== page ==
Follow Us:
Wednesday, February 26, 2020

December quarter: Bank of Baroda reports Rs 1,407-crore loss on higher provisioning

BoB’s fresh bad loans shot up 73 per cent sequentially to Rs 10,387 crore and provisions surged 156 per cent year-on-year (y-o-y) to Rs 7,155 crore.

By: ENS Economic Bureau | Mumbai | Updated: January 25, 2020 5:22:56 am
BoB’s fresh bad loans shot up 73 per cent sequentially to Rs 10,387 crore and provisions surged 156 per
cent year-on-year (y-o-y) to Rs 7,155 crore. (Representational image)

Bank of Baroda (BoB) on Friday reported a Rs 1,407-crore loss for the quarter ended December at a time when most bankers have been claiming the NPA (non-performing assets) cycle has peaked and that the worst is over.

BoB’s fresh bad loans shot up 73 per cent sequentially to Rs 10,387 crore and provisions surged 156 per
cent year-on-year (y-o-y) to Rs 7,155 crore.

The state-owned lender’s management attributed the jump in slippages to divergences between the bank’s assessment of asset quality and the Reserve Bank of India’s (RBI) for the year ended March 31, 2019, with over Rs 4,000 crore of fresh bad loans resulting from the central bank’s review.

“We have had a rough quarter due to divergences. There are some short-term challenges due to amalgamation. In the long term we are going to create fair value of assets,” Sanjiv Chadha, MD and CEO, BoB, observed.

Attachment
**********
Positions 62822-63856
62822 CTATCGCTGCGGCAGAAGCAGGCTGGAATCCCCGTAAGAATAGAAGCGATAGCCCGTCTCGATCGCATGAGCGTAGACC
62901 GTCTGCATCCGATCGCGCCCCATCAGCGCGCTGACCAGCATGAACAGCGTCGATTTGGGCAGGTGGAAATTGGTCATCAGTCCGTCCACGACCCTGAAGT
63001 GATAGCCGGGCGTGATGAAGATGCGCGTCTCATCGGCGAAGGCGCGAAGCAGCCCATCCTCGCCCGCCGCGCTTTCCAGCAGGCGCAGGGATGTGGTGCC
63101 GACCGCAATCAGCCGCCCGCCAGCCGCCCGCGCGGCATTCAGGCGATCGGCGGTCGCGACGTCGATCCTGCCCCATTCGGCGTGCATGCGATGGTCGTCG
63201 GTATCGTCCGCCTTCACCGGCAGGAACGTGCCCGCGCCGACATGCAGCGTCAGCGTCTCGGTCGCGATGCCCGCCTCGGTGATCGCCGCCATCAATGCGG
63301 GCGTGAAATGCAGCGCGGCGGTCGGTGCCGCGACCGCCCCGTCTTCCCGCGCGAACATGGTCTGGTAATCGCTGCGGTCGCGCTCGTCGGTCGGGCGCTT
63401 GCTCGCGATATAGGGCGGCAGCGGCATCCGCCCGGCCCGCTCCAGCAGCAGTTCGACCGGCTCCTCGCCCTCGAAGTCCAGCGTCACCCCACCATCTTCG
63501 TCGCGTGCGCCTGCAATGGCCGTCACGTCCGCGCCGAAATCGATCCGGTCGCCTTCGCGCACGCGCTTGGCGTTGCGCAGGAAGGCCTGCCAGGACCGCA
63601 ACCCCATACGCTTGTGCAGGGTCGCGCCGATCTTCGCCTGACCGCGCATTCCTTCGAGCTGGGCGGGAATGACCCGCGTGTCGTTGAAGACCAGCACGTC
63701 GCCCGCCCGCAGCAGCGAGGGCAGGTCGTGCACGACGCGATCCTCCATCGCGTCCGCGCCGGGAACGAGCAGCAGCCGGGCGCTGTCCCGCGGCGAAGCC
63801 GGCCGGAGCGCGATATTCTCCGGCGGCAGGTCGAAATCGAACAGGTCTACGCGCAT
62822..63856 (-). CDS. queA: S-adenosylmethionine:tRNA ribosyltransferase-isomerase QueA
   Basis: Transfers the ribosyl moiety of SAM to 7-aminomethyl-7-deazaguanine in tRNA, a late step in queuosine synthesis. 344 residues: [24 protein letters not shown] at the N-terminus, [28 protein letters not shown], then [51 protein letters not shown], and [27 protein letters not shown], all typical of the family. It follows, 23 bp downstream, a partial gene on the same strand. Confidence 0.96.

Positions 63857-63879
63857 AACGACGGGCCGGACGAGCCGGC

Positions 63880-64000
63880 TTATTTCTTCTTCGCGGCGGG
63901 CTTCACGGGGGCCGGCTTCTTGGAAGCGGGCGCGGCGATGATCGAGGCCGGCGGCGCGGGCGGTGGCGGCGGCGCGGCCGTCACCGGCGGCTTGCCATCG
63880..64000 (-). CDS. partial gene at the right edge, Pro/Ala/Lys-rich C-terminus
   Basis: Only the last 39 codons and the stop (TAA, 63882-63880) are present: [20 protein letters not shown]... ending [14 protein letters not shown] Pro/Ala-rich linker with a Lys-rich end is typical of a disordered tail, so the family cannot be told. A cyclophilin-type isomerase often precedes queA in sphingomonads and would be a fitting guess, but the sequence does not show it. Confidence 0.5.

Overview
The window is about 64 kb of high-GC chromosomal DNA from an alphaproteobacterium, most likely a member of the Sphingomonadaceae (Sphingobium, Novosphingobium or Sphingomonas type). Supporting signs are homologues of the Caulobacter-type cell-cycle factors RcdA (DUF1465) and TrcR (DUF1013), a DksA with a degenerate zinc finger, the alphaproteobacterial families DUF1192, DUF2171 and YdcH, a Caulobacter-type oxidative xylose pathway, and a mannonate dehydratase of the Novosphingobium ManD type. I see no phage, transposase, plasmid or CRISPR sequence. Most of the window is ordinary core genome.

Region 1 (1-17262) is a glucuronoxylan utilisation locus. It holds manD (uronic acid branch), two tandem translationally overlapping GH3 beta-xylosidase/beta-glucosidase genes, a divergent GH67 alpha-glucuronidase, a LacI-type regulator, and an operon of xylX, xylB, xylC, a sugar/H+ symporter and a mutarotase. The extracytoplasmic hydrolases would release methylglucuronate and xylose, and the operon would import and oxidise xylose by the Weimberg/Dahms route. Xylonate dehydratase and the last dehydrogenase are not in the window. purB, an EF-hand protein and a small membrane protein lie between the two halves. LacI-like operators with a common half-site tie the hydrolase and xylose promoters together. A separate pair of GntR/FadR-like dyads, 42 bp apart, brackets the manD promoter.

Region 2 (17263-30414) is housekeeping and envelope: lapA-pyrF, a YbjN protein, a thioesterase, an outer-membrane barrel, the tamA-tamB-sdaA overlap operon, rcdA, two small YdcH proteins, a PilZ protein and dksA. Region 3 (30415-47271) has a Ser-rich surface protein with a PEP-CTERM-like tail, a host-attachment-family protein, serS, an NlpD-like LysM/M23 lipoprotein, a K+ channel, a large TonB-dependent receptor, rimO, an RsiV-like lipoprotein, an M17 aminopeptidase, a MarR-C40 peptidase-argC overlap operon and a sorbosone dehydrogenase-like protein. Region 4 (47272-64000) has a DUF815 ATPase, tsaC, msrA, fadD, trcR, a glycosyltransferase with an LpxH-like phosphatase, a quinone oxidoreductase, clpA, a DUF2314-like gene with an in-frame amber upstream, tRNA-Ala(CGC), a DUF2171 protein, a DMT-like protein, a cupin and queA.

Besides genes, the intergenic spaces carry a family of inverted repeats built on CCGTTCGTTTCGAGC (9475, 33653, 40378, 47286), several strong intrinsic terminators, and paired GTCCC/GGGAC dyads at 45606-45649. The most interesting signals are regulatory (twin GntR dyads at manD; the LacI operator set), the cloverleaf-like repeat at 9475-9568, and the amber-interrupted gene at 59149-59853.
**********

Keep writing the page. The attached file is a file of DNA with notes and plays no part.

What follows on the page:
The divergence in both gross and net non-performing assets (NPA) stood at a very large Rs 5,250 crore, while that for provisioning was as much as Rs 4,090 crore.

After recognising the additional bad loans identified by the RBI, BoB restated its net loss for FY19 at Rs 10,998 crore, against Rs 8,339 crore earlier.

The gross NPA ratio at the end of December stood at 10.43 per cent , up 18 basis points (bps) sequentially. Net NPAs were at 4.05 per cent , 14 bps higher than 3.91 per cent at the end of the September quarter. The provision coverage ratio (PCR) of BoB improved to 77.77 per cent from 70.72 per cent a year ago.

A major part of the stress came from three accounts in the NBFC sector, a few accounts in power and one account in the chemicals sector.

Net interest income (NII) —the difference between interest earned and interest expended — stood at Rs 7,129 crore, up 50 per cent y-o-y. The bank’s net interest margin (NIM) fell marginally to 2.81 per cent from 2.8 per cent at the end of September. The bank will maintain a target of 2.9-3 per cent for NIM in the coming quarters, even as pressure from NPAs persists.

Domestic advances grew 0.67 per cent y-o-y to Rs 5.45 lakh crore at the end of December 2019. The lender’s current and savings account (CASA) ratio improved to 38.8 per cent in Q3FY20 from 36.2 per cent in the same quarter last year. Its domestic deposits rose 1.3 per cent y-o-y to Rs 7.82 lakh crore at the end of the December quarter. FE

Fresh bad loans rise 73%

# BoB’s fresh bad loans shot up 73 per cent sequentially to Rs 10,387 crore and provisions surged 156 per cent year-on-year to Rs 7,155 crore

# The state-owned lender’s management attributed the jump in slippages to divergences between the bank’s assessment of asset quality and the Reserve Bank of India’s (RBI) for the year ended March 31, 2019, with over Rs 4,000 crore of fresh bad loans resulting from the central bank’s review

# The divergence in both gross and net non-performing assets (NPA) stood at a very large Rs 5,250 crore, while that for provisioning was as much as Rs 4,090 crore

# Domestic advances grew 0.67 per cent y-o-y to Rs 5.45 lakh crore at the end of December 2019

📣 The Indian Express is now on Telegram. Click here to join our channel (@indianexpress) and stay updated with the latest headlines

For all the latest Business News, download Indian Express App.

Advertisement
Advertisement
Advertisement
Advertisement